People coming forward with upper respiratory issues were being tested. Asymptomatic people were not being tested, nor would we want to be, she said.
“We have got over 60 testing stations that should be available at all times.
“Relative to other countries we are doing well… but we can always be better. You shouldn’t just randomly test anyone who is asymptomatic.”
New Zealand’s director-general of health Dr Ashley Bloomfield told Hosking New Zealand had seen an “encouraging” flattening of growth in cases.
That’s partly because New Zealand had moved to alert level 4 early, rather than moving slowly toward a lockdown like other countries.
Bloomfield said in the last three-four days – slightly earlier than expected – the flattening off had been seen. In the next few days the hope was there would be a drop in cases.
Officials were looking for that drop this week but it was too early to call whether it would happen.
The Ministry of Health was working with DHBs to make sure that when NZ moved back to alert level 3, important appointments and elective surgery would be carried out.
Hospitals are running at 50-60 per cent capacity – meaning there are about 1000 beds empty. ICU staff are being trained and hospitals getting ready while there are fewer people in hospital.
Meanwhile, Americans have been warned that the coming week will be the “hardest and the saddest” in most people’s lives due to the coronavirus pandemic.
The US surgeon general on Sunday warned Americans that the coming week will be the “hardest and the saddest” in most people’s lives due to the coronavirus pandemic — comparing it to Pearl Harbor and 9/11.
“It’s tragically fitting that we’re talking at the beginning of Holy Week because this is going to be the hardest and the saddest week of most Americans’ lives,” Jerome Adams told Fox News.
As of Sunday morning local time, the US had 312,481 confirmed cases of the virus across the US. Globally, more than 1.2 million people have been infected.
The Queen this morning paid tribute to heartwarming stories across the Commonwealth. “If we remain united and resolute, we will overcome it.”
“Better days will come – we will be together again, we will see our friends again.”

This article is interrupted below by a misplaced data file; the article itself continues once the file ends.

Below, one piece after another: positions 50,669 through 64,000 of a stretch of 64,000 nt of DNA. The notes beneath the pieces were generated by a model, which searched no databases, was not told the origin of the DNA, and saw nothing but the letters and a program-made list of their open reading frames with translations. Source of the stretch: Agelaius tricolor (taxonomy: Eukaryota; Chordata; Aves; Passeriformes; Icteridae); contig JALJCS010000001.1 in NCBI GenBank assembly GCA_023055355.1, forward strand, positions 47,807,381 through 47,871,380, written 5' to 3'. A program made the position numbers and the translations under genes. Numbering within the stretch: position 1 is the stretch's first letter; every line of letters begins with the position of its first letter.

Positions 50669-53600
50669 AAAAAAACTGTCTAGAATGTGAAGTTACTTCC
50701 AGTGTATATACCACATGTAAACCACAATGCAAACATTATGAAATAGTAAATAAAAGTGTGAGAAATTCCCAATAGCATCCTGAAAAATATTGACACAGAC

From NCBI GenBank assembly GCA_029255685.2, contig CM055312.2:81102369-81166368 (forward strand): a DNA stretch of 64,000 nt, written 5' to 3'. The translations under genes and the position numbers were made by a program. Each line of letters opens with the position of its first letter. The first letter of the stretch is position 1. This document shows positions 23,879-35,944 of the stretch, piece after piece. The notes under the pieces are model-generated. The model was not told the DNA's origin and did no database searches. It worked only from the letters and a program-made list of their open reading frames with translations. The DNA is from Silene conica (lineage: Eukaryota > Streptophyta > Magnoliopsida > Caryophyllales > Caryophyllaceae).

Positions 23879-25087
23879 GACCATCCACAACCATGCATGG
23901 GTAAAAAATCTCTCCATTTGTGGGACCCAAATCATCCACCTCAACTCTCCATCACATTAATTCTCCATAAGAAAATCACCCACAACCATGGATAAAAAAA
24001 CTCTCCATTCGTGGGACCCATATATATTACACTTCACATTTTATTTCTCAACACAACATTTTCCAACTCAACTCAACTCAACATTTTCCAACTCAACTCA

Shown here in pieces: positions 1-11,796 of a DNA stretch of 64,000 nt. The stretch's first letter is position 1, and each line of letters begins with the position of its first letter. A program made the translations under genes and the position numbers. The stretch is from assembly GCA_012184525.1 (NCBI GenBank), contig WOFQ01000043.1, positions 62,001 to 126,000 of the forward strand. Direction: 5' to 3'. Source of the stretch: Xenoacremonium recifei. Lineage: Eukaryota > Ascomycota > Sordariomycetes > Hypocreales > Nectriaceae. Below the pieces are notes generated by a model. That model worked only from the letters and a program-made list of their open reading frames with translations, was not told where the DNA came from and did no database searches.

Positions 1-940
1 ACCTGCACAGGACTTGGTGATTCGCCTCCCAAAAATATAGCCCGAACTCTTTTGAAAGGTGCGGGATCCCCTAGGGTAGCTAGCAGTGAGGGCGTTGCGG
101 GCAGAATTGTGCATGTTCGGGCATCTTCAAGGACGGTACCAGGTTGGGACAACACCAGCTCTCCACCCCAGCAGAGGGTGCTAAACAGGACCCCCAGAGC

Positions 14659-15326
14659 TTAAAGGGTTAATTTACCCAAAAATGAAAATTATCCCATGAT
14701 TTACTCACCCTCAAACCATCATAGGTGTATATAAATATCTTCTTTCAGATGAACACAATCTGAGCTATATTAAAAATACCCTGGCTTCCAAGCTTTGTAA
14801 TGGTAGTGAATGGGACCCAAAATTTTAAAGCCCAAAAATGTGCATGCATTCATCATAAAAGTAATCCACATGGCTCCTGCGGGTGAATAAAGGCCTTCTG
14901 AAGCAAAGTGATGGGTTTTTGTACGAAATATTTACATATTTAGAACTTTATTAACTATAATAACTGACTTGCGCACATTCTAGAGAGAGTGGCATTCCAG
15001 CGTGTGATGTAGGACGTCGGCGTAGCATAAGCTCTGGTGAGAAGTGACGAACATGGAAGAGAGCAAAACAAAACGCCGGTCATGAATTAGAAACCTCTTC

Future generations would look back at the people today and consider this generation “as strong as anyone”.
Back in New Zealand, Ardern’s warning to keep complying with lockdown rules followed a number of surfers heading out to Auckland’s west coast yesterday morning, despite an explicit ban on surfing that was announced the night before.
“There are still some I would charitably describe as idiots,” Ardern said of those who deliberately flouted the rules, citing in particular a Christchurch man who published a video of himself coughing on people.
• Covid 19 coronavirus: Seven new lockdown rules as cases set to hit 1000
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• Covid 19 coronavirus: New lockdown law officially bans swimming, hunting, surfing
As New Zealanders emerge on day 12 of the lockdown, Ardern thanked them for their “sacrifices” by following the unprecedented restrictions that have been in place since March 26.
She revealed modelling – done by Asia-based macro advisory firm Wigram Capital Advisors – from the eve of the lockdown that showed there would be about 4000 cases yesterday.
The fact there were only 1039 showed that the lockdown was making a difference, Ardern said.
“Going hard and going early appear to be paying off for us,” Ardern said at her press conference yesterday.
“The sacrifices that you have made – it is making a difference.”
The number of new cases since the lockdown has remained largely static, swinging between 58 and 89 cases each day.
The exponential growth in the number of cases in the UK and US saw both countries record their deadliest days of the pandemic yesterday, with 708 deaths in the UK and more than 1000 in the US.